Research in the field of pediatric anesthesiology, as in other fields, is driven primarily by outcomes. Clinical investigations have sought to determine the causes of perioperative morbidity and mortality in infants and children to allow for investigations to improve outcomes. This line of investigation is facilitated by the Perioperative Cardiac Arrest Registry (POCA), a voluntary reporting system that allows the collection of data regarding adverse intraoperative events. This registry has not only demonstrated the causes of perioperative cardiac arrest in infants and children, but has also allowed the adoption of preventative measures to limit these events.

At Nationwide Children’s Hospital, the Department of Anesthesiology and Pain Medicine maintains an active clinical research initiative thanks to dedicated faculty and three full-time research nurses. Several of the ongoing clinical projects involve techniques of perioperative pain management, including the use of regional anesthesia in infants and children. Many of these involve innovative techniques in neonatal anesthesia and pain management. We are actively involved with pharmacologic trials investigating the pharmacodynamic and pharmacokinetic differences of anesthetic and analgesic agents in pediatric anesthesiology.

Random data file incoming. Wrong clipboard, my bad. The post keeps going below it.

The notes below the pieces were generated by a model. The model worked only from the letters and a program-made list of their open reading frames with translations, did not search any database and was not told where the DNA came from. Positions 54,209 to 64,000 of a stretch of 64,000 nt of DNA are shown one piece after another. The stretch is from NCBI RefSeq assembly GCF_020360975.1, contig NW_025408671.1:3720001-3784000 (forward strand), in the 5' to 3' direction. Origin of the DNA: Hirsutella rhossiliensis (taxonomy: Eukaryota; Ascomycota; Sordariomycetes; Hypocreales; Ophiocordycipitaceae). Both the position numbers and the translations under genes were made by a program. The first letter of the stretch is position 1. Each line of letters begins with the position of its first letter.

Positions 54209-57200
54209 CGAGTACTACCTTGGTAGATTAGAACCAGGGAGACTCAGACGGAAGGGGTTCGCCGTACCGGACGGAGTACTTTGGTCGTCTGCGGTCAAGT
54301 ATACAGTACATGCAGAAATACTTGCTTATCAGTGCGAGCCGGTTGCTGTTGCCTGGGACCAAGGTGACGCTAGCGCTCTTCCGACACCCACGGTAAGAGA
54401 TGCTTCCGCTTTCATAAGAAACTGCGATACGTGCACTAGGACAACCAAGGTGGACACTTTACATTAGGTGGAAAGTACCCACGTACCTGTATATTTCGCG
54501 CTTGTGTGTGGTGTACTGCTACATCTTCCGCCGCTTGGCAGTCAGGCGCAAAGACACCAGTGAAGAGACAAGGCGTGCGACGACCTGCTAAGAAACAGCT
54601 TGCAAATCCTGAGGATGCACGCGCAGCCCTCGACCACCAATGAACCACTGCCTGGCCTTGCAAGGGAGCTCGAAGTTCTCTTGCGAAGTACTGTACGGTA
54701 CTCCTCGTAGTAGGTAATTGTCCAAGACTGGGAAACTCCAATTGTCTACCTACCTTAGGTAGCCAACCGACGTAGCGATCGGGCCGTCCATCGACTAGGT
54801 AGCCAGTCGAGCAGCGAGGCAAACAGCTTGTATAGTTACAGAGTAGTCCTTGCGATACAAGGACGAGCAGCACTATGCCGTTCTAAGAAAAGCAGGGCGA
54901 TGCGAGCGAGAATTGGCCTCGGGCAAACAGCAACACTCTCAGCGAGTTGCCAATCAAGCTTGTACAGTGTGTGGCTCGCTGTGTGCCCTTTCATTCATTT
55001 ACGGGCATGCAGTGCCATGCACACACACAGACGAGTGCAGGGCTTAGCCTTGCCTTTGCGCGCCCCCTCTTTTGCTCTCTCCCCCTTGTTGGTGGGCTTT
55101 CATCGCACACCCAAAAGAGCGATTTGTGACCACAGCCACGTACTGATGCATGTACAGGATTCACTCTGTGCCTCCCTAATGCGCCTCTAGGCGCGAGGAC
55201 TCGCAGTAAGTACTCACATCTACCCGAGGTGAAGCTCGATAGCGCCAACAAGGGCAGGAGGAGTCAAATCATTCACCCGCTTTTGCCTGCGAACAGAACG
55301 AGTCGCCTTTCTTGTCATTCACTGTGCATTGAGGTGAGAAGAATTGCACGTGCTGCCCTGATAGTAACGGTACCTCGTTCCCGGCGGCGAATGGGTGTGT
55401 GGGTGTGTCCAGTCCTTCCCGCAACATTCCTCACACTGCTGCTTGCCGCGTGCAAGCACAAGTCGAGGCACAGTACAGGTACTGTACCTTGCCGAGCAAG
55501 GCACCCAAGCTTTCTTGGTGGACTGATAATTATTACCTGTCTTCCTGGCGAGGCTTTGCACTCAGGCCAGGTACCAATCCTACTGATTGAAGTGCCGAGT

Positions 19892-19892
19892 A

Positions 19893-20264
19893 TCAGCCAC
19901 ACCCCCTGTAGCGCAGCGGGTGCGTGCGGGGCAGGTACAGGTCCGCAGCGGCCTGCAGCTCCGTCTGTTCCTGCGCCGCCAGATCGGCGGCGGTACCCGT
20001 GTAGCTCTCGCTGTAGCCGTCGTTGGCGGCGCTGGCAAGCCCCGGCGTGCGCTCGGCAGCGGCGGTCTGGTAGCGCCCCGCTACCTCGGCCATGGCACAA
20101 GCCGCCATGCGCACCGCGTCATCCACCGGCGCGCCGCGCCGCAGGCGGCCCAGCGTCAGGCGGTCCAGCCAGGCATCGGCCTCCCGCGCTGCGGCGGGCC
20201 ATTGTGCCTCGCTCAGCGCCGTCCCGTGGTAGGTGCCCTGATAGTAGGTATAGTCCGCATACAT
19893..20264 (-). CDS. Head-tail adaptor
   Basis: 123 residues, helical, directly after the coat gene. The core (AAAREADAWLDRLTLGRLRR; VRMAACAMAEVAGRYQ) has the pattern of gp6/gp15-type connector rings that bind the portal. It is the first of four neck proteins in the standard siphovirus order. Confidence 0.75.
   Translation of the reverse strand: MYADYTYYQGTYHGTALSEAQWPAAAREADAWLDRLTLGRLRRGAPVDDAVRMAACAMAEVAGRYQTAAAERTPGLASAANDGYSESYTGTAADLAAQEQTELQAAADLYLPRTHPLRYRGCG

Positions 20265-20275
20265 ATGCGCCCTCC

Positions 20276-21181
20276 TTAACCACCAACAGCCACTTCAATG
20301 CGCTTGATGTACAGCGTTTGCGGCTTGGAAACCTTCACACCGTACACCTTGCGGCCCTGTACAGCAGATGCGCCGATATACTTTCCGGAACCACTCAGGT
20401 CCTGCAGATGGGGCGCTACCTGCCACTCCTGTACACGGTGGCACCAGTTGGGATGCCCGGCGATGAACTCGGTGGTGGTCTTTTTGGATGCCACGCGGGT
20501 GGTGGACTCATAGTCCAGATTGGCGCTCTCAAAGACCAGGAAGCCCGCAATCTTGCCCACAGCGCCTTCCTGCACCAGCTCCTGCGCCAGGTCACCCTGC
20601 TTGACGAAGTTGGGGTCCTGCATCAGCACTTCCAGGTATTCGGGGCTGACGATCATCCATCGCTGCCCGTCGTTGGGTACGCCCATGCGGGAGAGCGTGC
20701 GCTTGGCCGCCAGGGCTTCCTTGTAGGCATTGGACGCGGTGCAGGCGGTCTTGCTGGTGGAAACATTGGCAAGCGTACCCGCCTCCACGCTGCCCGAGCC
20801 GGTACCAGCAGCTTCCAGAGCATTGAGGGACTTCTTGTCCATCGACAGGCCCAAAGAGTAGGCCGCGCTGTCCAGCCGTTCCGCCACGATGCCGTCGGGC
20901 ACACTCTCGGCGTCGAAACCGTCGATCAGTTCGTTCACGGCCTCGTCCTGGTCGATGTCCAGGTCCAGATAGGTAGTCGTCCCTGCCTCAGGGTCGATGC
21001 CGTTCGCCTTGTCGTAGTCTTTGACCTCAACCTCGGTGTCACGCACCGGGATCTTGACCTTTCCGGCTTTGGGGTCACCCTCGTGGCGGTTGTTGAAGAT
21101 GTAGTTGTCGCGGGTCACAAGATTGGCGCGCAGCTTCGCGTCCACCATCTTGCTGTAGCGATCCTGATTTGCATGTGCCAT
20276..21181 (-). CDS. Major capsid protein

The department also maintains several projects related to quality improvement, including the accurate identification of adverse events, mechanisms to decrease medications errors and opportunities to prevent perioperative hypothermia in neonates. Additional lines of research involve the use of cuffed endotracheal tubes in infants and children, non-invasive techniques for monitoring respiratory and hemodynamic function, and techniques for blood avoidance. These latter initiatives have been pushed by our role as a referral center for patients of the Jehovah witness faith, but have also led to innovative new techniques that can limit the need for allogeneic blood products in all patients.